DUBAI (Dispatches) -- Investment in natural gas projects across the Middle East and North Africa will rise, even as the coronavirus pandemic damps demand for the fuel, according to Arab Petroleum Investments Corp.
Gas projects planned or under development in the region will require around $211 billion in investment between 2020 and 2024, the multilateral lender said in a statement. In its previous investment outlook, Apicorp estimated that spending would total $185 billion between 2019 and 2023.
Expansion of output in Qatar, the biggest exporter of liquefied natural gas, will account for $22 billion of planned investment, Saudi Arabia-based Apicorp said. Iran and Saudi Arabia are set to see the most activity, with almost $90 billion of planned and committed investment between them by 2024.
Middle Eastern states are lining up new gas projects while cutting oil-related investments, though the pandemic has battered prices for both fossil fuels. This is partly because governments are promoting the use of gas to produce electricity instead of crude, a more polluting alternative.
The battle to secure LNG buyers will become "fiercer” over the next two or three years, and some producers may opt to consume more gas at home if global prices for LNG remain low, Apicorp’s Chief Economist, Leila Benali, said on Bloomberg TV.
"The key question is how you monetize the gas -- whether you export it or consume it domestically,” Benali said. "A player should go where it can get the most monetization for the fuel that it’s producing.”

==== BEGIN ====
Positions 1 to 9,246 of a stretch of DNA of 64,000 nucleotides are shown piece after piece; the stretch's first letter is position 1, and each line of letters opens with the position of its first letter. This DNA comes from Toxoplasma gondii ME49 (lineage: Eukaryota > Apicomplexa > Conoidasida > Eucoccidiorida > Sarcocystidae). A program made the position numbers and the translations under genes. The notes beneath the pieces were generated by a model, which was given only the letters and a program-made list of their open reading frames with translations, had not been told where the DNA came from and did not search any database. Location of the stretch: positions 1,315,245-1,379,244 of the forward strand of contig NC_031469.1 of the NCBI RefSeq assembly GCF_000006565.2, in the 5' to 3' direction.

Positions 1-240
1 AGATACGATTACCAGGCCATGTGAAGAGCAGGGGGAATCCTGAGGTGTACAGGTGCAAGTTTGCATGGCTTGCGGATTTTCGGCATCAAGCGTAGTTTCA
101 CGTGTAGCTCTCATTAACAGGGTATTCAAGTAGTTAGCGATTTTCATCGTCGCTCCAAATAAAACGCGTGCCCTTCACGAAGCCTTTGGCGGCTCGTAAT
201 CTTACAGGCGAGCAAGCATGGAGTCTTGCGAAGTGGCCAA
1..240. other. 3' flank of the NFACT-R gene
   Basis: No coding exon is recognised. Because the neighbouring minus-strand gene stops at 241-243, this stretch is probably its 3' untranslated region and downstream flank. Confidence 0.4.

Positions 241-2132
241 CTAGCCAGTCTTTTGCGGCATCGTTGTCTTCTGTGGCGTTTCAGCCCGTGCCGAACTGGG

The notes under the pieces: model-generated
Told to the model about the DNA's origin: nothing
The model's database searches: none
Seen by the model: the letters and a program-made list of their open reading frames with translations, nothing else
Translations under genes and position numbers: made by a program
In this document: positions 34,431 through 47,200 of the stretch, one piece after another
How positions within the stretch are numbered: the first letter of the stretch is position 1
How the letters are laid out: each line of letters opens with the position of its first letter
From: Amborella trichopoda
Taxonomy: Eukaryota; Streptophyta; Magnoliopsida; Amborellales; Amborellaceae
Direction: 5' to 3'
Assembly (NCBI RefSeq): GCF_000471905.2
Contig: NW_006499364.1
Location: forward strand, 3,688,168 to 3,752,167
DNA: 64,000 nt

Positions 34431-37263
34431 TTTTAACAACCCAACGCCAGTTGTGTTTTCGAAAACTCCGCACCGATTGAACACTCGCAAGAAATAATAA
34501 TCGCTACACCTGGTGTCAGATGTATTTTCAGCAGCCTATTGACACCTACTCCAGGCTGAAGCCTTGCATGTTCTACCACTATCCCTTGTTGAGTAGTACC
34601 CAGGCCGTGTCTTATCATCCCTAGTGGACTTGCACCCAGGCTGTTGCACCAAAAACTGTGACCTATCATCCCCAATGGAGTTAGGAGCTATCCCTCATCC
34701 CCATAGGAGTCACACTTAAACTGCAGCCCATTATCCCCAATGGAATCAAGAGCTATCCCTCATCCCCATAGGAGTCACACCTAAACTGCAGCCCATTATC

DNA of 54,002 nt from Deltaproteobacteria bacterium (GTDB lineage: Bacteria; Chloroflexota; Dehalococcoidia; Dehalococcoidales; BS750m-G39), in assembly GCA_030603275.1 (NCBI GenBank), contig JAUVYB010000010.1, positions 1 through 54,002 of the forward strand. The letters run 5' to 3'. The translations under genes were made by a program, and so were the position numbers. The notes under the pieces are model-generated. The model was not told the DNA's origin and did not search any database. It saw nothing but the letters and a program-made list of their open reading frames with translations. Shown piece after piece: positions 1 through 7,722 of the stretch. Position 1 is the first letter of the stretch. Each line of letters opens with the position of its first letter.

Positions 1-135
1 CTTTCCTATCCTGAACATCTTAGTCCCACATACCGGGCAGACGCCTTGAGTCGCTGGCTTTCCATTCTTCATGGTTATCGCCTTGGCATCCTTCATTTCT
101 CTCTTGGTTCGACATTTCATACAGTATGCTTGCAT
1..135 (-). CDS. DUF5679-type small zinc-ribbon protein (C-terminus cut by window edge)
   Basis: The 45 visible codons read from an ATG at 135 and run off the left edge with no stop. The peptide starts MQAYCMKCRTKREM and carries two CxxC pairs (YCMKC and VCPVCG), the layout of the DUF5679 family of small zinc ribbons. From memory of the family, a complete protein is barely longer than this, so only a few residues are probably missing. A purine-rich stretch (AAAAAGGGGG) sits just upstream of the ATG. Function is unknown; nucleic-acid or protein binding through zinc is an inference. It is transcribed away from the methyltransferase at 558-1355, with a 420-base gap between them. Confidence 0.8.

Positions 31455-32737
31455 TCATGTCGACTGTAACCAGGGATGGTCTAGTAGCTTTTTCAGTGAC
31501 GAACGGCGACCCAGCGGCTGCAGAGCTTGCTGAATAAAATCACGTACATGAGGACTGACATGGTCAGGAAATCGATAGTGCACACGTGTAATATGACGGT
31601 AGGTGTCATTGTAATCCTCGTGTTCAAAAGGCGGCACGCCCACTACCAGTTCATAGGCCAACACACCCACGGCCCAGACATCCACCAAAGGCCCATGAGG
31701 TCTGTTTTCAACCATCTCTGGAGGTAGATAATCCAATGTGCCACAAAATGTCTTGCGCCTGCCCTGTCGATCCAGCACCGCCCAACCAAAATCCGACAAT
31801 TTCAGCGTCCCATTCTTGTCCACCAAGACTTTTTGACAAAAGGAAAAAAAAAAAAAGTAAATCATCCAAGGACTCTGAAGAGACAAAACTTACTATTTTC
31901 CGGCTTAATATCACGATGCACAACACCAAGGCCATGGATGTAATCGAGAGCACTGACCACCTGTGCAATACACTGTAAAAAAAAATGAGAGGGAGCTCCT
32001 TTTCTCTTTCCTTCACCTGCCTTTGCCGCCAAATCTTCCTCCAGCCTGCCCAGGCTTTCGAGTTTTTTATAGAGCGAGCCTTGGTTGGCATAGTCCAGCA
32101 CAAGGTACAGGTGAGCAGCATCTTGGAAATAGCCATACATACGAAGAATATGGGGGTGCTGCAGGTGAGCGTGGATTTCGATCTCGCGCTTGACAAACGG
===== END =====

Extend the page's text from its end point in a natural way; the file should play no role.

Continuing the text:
State-run companies and entities account for as much as 92% of investments in the region’s gas projects, according to Apicorp research.
With more than 34 trillion cubic meters under its belt, Iran owns the world’s largest natural gas reserves but its share of the global trade in gas is less than one percent. Economists say natural gas will be the main fuel in the next 20 to 30 years.
Iran has significantly boosted production in recent years despite sanctions imposed by the United States on the country’s energy sector.
Growing production has become possible thanks to massive development plans in the sprawling South Pares gas field, the world’s largest gas reserve which is shared between Iran and Qatar in the Persian Gulf.
On Tuesday, Minister of Petroleum Bijan Zangeneh said the outbreak of the coronavirus did not halt Iran’s oil production for even one day, the Ministry of Petroleum’s Shana news outlet reported.
Zangeneh touched on his ministry’s measures to maintain production and protect its personnel.
"The Ministry of Petroleum was one of the first bodies to take the lead due to the sensitivity of its activities and the impossibility of shutting down oil activities,” he said. "If oil and gas are not produced, electricity and water will not be produced either,” Zangeneh said.
Officials say Iran’s total gas production is set to break through one billion cubic meters per day by next year. Total consumption by households normally hits record highs of 600 mcm a day during the winter.
Zangeneh said recently that more than 95 percent of all households in Iran would have access to natural gas once the current administrative government leaves office in August 2021.
For now, Iran’s only major gas customers are Turkey and Iraq. The deal with Turkey dates back to 1996, meaning it is not targeted by sanctions.
But the Islamic Republic cannot easily repatriate its funds from Iraq where Iran’s money from exports of gas and electricity was once said to have piled up to $5 billion in a bank account.
Head of the Central Bank of Iran Abdolnaser Hemmati traveled to Baghdad Monday, announcing later in the day that an agreement had been reached with Iraqi officials to unlock Iranian funds.
The deal, he said, allows Iran to use accumulated payments from energy exports to buy essential goods from Iraq.